• The aim of this script was to stop the server hard disk from filling up, and to keep it like that automatically. Adjust it for your own needs as required.

I would recommend having this script run once daily with cron. On debian systems you create a script in /etc/cron.daily/

Here's the contents of ours, stored in /etc/cron.daily/daily-scripts



One final note, don't forget to make both the script and the cron executable with the chmod +x command. Thats it!

Friday, 2 October 2015

Install Arch on a Raspberry Pi with MATE Desktop

These instrutions show you how to get GNU/Linux with the MATE Desktop installed on a Raspberry Pi using Arch Linux Arm. Arch Linux Arm is a distribution of Linux for ARM computers that can be installed as an alternative to raspbian, which usually comes pre-installed on a raspberry Pi SD Cards. This is a lighweight, up to date and rolling distribution, read on if you want to try it out.

To get started, navigate to the install instructions for your Pi on the Arch Linux Arm website. These instructions tell you how to set up partitions, install the base operating system and where to download the base Arch Linux image from. These instructions assume that you have access to a linux desktop or laptop computer and are all linux commands.

For Raspberry Pi 1, B and model B+ models, follow the the ARMv6 instructions. If you have a Raspberry Pi 2, follow the ARMv7 ones.

After completing the install instructions put the SD Card into your Pi, boot up and log in as root, you will find the root password at the end of the install instructions.

As root, perform a system wide update with the command:

  # pacman -Syu
Once done, install mate desktop and the lightdm window manager:
  # pacman -S xorg xf86-video-fbdev mate mate-extra lightdm lightdm-gtk-greeter

and configure lightdm to autostart on bootup, this will make the Pi autostart a graphical user interface:

  # systemctl enable lightdm

Finally change the default passwords for the alarm and root users. As root and issue the following commands from a command prompt

  # passwd alarm
  # passwd root

An optional extra configuration would be to enable autologin. You can get instructions for doing this from the arch wiki here.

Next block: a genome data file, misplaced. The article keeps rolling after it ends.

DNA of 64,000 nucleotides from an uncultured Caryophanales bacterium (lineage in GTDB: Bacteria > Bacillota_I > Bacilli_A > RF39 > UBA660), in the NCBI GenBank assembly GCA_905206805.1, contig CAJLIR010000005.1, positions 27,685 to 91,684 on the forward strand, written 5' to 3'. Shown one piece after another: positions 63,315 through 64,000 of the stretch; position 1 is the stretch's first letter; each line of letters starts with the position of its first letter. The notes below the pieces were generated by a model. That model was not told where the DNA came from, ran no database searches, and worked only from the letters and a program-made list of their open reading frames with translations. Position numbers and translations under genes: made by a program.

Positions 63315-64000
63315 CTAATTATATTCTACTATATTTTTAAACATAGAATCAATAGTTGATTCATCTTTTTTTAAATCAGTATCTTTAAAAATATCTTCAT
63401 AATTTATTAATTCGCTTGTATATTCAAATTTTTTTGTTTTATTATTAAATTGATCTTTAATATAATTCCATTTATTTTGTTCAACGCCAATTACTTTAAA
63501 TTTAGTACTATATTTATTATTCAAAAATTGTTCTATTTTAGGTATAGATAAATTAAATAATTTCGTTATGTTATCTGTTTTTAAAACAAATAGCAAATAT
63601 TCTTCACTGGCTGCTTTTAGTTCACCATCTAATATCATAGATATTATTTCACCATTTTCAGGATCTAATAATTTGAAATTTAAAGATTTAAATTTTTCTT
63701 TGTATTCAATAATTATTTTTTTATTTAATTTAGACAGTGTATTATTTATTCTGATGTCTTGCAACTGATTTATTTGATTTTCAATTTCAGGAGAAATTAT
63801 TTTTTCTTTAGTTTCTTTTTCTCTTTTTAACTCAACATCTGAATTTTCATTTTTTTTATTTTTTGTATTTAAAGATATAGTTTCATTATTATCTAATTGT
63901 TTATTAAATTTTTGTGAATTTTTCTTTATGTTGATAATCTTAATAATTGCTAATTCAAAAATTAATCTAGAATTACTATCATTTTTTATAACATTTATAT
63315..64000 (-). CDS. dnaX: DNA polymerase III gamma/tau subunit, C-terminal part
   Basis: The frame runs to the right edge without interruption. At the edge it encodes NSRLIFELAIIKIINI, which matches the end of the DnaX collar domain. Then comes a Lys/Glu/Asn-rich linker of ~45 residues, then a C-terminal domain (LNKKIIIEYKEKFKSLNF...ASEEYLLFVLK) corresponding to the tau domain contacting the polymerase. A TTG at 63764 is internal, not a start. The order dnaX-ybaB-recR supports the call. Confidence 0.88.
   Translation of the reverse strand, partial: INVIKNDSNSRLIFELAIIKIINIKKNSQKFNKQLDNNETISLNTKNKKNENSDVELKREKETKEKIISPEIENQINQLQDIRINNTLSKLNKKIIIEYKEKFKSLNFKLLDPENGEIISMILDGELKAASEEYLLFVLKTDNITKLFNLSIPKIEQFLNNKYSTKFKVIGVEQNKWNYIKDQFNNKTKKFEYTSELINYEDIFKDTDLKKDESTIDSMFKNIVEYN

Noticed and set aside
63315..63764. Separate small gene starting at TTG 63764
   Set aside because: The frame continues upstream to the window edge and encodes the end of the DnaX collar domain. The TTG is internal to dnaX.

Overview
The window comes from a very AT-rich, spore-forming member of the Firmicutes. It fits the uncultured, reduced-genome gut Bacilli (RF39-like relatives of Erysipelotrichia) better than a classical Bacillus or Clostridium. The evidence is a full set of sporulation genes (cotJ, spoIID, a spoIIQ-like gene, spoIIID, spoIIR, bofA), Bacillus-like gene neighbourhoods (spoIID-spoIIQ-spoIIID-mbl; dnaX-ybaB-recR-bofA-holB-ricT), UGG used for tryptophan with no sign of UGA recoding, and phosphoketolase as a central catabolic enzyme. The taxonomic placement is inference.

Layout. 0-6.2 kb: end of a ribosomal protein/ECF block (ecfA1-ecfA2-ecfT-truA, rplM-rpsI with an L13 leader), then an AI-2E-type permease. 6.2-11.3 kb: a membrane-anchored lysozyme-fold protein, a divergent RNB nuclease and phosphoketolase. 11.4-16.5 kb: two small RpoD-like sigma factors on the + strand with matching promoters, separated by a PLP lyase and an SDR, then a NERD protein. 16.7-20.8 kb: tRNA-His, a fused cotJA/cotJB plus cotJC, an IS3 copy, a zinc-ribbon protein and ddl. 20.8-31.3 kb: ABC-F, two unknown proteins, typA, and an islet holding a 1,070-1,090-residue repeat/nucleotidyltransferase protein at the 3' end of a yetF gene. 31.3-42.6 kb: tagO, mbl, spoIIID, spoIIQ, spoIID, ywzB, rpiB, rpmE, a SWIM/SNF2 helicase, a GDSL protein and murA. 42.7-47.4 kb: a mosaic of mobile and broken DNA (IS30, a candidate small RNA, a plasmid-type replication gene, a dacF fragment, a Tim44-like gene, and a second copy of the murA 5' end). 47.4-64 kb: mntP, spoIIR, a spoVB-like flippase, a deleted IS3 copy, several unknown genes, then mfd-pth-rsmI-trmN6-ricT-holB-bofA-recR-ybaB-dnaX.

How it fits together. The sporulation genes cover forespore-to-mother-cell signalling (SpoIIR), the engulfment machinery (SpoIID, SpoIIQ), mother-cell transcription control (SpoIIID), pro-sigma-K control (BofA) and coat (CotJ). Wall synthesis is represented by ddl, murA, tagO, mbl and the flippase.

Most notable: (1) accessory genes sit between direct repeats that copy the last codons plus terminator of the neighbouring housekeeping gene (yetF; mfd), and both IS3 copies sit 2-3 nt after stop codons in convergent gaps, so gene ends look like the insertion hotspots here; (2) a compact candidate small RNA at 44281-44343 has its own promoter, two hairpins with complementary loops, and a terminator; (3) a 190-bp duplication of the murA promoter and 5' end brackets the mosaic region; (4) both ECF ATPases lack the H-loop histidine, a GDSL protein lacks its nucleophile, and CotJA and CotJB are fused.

You now have a bleeding edge rolling distribution on your raspberry Pi. For further reading and information on using Arch, the arch linux wiki is an excellent source of information

Wednesday, 8 April 2015

Network booting and Imaging with Clonezilla and PXELINUX

If you want to quickly look at the PXE menu file you can do so here

Ok theres a lot of stuff about PXE out there, I thought I'd do an overview of our current PXE setup. We use PXELINUX to boot from the network and provide network boot images. We mainly use this setup for deploying PC images using clonezilla.

We deploy about 250 PCs in the space of a couple of days every year and so we had a few goals for this PXE boot setup.

  • It had to integrate with the current network setup in our orgainisation.
  • It had to be easy to use.
  • It had to be as zero touch as possible.
  • It had to be reliable.
To meet these requirements, we went with clonezilla live edition and made this bootable over the network. We could then pass preseeded answers to all questions that are asked by the live edition, in fact multiple menuitems with preseeded answers were created for each task. This reduced errors when using the system and made imaging accessible and easy to use.

As mentioned, we use clonezilla boot options heavily to answer a lot of questions that would get the same answers on each boot. The clonezilla guys are very helpful and you can basically pre-answer all of the questions that get asked, including what image to pull down! This saves a lot of typing.

To find out what answers you need to pass at boot time, the general idea is to burn a clonezilla ISO to CD and do the tasks that you need to do manually. At the end, the clonezilla CD will summarise the chosen options for you, just take a note of these and include them in your network boot menu. Here's a link to the clonezilla documentation on the subject

Clonezilla needs storage space on the network, we used a separate storage server with access over SSH for this. This means that all of our PC images are password protected and can be in separate user accounts for separate departments or people. I won't cover the setup of the storage server since it's just a plain old SSH server.

Here's the tutorial that I got a lot of my PXE setup information from, our setup differs where we use nginx instead of apache, but largely it's the same.

The overall system is made up of a Debian GNU/Linux server which serves up the PXE boot images over TFTP and network OS filesystems over HTTP. A second server acts as storage for clonezilla PC images that are to be deployed. This storage server can be a windows server, ssh server, NFS.